|Microalgal bacterial flocs originating from aquaculture wastewater treatment as diet ingredient for Litopenaeus vannamei (Boone)|Van den Hende, S.; Claessens, L.; De Muylder, E.; Boon, N.; Vervaeren, H. (2016). Microalgal bacterial flocs originating from aquaculture wastewater treatment as diet ingredient for Litopenaeus vannamei (Boone). Aquac. Res. 47(4): 1075-1089. dx.doi.org/10.1111/are.12564
In: Aquaculture Research. Blackwell: Oxford. ISSN 1355-557X, more
microalgae; wastewater; Pacific white shrimp; pigmentation; Europeanregulations
|Authors|| || Top |
- Van den Hende, S.
- Claessens, L.
- De Muylder, E.
- Boon, N., more
- Vervaeren, H.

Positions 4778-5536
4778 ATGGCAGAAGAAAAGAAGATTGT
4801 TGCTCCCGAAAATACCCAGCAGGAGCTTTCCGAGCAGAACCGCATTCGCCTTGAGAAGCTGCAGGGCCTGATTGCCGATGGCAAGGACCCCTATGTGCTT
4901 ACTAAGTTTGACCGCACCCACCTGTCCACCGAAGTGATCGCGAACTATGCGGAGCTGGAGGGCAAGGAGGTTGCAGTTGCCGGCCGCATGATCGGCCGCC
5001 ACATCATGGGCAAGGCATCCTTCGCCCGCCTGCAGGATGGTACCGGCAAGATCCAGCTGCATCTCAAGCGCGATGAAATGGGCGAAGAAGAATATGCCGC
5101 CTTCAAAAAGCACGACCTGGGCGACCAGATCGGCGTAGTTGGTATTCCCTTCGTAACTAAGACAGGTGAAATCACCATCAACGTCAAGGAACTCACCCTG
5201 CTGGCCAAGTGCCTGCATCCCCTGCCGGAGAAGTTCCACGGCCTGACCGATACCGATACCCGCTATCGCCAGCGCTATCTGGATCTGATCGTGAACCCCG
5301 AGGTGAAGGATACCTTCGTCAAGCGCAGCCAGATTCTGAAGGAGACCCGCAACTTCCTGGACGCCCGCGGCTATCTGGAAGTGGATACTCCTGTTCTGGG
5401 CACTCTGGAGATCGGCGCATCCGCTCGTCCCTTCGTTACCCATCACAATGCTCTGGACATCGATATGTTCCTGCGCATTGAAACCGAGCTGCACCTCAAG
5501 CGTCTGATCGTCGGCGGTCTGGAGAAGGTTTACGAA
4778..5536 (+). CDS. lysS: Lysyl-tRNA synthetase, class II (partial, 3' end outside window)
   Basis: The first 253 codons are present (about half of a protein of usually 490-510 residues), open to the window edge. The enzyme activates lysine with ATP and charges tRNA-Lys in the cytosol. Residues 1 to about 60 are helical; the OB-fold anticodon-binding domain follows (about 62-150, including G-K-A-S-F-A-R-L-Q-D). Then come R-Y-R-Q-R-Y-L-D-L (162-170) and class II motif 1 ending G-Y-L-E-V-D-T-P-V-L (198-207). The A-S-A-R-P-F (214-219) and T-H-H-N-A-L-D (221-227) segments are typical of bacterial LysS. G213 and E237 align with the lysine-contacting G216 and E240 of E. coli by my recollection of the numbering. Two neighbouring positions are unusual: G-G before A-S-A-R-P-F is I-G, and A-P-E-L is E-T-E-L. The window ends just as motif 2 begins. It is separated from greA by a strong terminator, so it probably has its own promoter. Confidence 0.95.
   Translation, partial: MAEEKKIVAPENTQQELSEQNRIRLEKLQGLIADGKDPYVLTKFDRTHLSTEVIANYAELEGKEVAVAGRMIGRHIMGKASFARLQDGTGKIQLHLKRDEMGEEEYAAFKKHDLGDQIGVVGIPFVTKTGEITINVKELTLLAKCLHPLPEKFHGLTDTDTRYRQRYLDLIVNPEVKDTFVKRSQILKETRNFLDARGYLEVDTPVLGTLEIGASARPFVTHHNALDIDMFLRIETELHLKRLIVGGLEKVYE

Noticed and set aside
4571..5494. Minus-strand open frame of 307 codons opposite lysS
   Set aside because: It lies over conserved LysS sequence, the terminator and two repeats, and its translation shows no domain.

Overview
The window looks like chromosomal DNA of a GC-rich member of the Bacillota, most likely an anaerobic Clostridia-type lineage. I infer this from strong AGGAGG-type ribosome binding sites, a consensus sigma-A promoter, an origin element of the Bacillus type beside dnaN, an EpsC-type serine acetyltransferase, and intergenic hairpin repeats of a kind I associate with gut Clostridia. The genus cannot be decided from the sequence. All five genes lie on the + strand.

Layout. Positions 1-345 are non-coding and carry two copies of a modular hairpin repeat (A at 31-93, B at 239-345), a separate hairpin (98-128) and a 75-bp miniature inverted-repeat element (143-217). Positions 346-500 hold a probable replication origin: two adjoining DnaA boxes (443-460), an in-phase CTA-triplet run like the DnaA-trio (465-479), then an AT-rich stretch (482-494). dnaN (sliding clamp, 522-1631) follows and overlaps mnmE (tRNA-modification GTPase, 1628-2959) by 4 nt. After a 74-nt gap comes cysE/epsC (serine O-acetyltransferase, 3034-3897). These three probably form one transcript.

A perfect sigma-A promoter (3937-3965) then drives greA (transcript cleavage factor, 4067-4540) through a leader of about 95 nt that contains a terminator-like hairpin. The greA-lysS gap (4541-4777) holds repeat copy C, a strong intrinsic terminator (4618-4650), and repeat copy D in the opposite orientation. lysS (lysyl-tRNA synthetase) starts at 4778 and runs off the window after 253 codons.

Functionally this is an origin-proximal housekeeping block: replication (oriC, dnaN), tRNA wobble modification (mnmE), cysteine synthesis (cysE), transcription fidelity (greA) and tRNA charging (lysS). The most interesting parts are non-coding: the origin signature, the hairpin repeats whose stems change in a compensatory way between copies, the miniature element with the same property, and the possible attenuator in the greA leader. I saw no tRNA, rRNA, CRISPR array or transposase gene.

Microalgal bacterial flocs (MaB-flocs) in sequencing batch reactors are a novel and promising technology to treat aquaculture wastewater. To improve the economics of this technology, the harvested MaB-flocs should be valorized. Therefore, we investigated if MaB-flocs from an outdoor pilot reactor treating pikeperch (Sander lucioperca L.) wastewater can be used as a colour enhancing ingredient for shrimp diets. Considering the nutritional composition and high ash content of MaB-flocs, five iso-nitrogenous and iso-lipidic shrimp diets were formulated by replacing 2–8% of the basal diet ingredients by MaB-flocs. These diets were continuously fed to juvenile Pacific white shrimps Litopenaeus vannamei (Boone) cultured in a hybrid recirculating aquaculture system. The addition of these relatively low amounts of MaB-flocs to shrimp diets significantly increased the pigmentation (redness and yellowness) of cooked shrimp tails. The diet modifications did not affect the shrimp survival, weight gain, size distribution and food conversion rate, nor did they affect the proximate composition and fatty acid profile of the raw shrimp muscle. This shows that MaB-flocs originating from treatment of pikeperch wastewater can substitute 8% of diet ingredients of Pacific white shrimp while enhancing its pigmentation.